Gazette of the United-States. (New-York [N.Y.]) 1789-1793, June 17, 1789, Page 74, Image 2

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    We liave changed the place of meeting from
that of laftyear ; so that none of you should have
reason to complain : It i» your own ground, ana
on that land we wish to renew our former'trade
and friendships, and to remove every thing that
has blinded the path between you and us.
We are now governed by a President, who is like
the old King over the Great Water. He commands
all the Warriors of the Thirteen Great Fires. He
will have regard to the welfare of all the Indians ;
and when peace lhall be established, he will be
your father, and you will be his children, so that
none shall dare to do you harm.
We know that lands have been the cause of
dispute between you and the white people ; but
we now tell you that we want no new grants ;
our obje>ftis to make a peace, and to unite us all
under our Great Chief Warrior and President,
who is the Father and Proteeftor of all the white
people. Attend to what we fay.
Our traders are very rich, and have houses full
of filch goods as you were used to get in former
days ; it is our wish that you Should trade with
them and they with you, in ftridt friendfhip.
Our brother George Galphin will carry you this
talk ; listen to him, he will tell you nothing but
truth from us. Send us your answer by him.
Andrew Pickens of the U,,,ted State,
7 > for Indian Affairs in the South-
H.Osborne. \ J ern Department.
April 20, 1789. [_A true copy from the original.]
From Sherlock's Letters.
Travellers are often mistaken in judging of the
Italian, especially the Neapolitan. They think
he has no sense, because he wants ideas. A man
can have but few ideas when he has never been
out of his own country, and when he has read
nothing; but examine the Neapolitan on all the
subjeCts with which he is acquainted, and you will
fee whether he wants natural capacity. He re
sembles the foil of his own country : a field well
tilled in Naples produces the moll plentiful ci ops ;
neglected, it yields but briars and thirties. It
is the fame with the genius of the inhabitants ;
cultivated, it is capable of everything ; untilled ;
it produces only folly and vice.
WHAT art thou ! Thou who canst steel foft
pity's tender bread, and at thy feign'd revenge,
teach her to greet the agonizing groan, and eye
the reeking dagger with a smile 1
i hou, who canlt soothe the rooted anguish of
the fmai ting foul, and turn its trickling streams
to bathe thy painted wounds !
I hou, who canlt arrest the callous thief*—
suspend liis pilfering rage—teach him to feel—
and drop an honeji tear 011 thy fictitious grief!
Thou, who canst wring the Stoic's ltubborn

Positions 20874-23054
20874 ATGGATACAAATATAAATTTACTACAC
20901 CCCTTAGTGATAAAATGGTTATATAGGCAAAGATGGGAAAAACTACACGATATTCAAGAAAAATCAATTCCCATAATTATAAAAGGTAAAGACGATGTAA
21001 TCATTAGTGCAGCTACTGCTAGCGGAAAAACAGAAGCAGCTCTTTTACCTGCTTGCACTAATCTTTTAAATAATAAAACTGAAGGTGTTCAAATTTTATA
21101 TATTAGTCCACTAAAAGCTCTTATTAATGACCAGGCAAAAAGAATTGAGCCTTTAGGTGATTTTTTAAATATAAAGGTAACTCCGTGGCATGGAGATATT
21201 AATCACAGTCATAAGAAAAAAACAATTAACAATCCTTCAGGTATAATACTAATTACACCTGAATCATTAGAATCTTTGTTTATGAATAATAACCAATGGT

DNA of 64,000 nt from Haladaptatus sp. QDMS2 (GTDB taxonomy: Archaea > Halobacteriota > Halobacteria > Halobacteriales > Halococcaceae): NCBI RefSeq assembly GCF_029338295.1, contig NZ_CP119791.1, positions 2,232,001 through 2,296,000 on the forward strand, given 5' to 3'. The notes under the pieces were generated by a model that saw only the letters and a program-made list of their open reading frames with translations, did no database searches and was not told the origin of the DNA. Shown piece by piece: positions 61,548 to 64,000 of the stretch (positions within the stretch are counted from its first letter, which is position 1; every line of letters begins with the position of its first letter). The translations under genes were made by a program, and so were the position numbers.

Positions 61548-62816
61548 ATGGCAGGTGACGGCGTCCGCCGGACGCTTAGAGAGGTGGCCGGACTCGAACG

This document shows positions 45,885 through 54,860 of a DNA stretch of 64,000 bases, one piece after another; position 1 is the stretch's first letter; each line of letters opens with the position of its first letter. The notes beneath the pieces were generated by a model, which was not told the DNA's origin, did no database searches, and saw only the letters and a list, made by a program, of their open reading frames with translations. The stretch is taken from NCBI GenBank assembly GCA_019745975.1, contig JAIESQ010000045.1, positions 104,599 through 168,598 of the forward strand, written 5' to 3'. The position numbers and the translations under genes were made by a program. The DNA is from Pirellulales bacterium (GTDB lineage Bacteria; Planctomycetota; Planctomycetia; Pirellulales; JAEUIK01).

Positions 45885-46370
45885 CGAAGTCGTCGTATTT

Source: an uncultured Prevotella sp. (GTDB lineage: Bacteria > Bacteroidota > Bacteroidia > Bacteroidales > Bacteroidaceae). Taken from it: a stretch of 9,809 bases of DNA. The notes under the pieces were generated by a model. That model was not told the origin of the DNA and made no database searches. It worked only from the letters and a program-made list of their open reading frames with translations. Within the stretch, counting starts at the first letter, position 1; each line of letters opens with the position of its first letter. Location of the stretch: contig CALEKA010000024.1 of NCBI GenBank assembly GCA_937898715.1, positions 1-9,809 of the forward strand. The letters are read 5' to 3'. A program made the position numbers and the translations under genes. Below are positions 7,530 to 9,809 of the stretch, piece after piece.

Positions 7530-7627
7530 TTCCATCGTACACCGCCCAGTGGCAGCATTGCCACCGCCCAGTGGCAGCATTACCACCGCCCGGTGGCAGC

heart, and force the maiden tear !
Thou, who canst melt the Miser's flinty foul,
and make him weep andgive J
What art thou ! the dazzling meteor of a stint
ed day ! A splendid transient wonder! great, but
confin'd ; and where unseen, unknown ; for alas !
thine is a trackless path, where no vestige can di
rect to trace thy glory: The unseen Beauty fee
bly thrills in story ; and as when radiant Phoebus
dii'appears, the pale-face Moon comes forth, and
faintly cheers us for the loss of day—so fonie less
brilliant light, not rilen, or now loft in thy su
perior blaze, when SIDDONS sets, lhall glitter in
its turn, the idol glory of a darker hour. E. C.
* It was said that a thief wasfo much affr&cd with Mrs. SidJon's
actin , that he was detected in the of picking a pocket, by neg
lecting to withdraw his hand.
- ——" Hcrretlatcri iethalis Arundo."
AGAINST Slander there is rto defence. Hell
cannot boast so foul a fiend ; nor man deplore so
fell a foe : It stabs with a word—with a nod
with a shrug—with a look—with a fiuile : It is
the pestilence walkingin darkness, spreading con
tagion far and wide, which the most wary tra
veller cannot avoid : It is the heart-searching
dagger of the dark Aflaflin : It is the poisoned
arorw, whose wound is incurable : It is the mor
tal fling of the deadly adder : MURDER is its
employment: INNOCENCE it's prey—and RUIN
itsfport. E. C.
IT has been a fubjet r t of enquiry, how it comes
to pals that the profeflions of law and phyftc ap
pear to have preserved a decided pre-eminence
of all others, in all the variation of principles
and manners, that have obtained among man
kind ?—This may be accounted for si om this con
federation, viz : That their obje<ft is the security
of the h:alth and property of individuals. The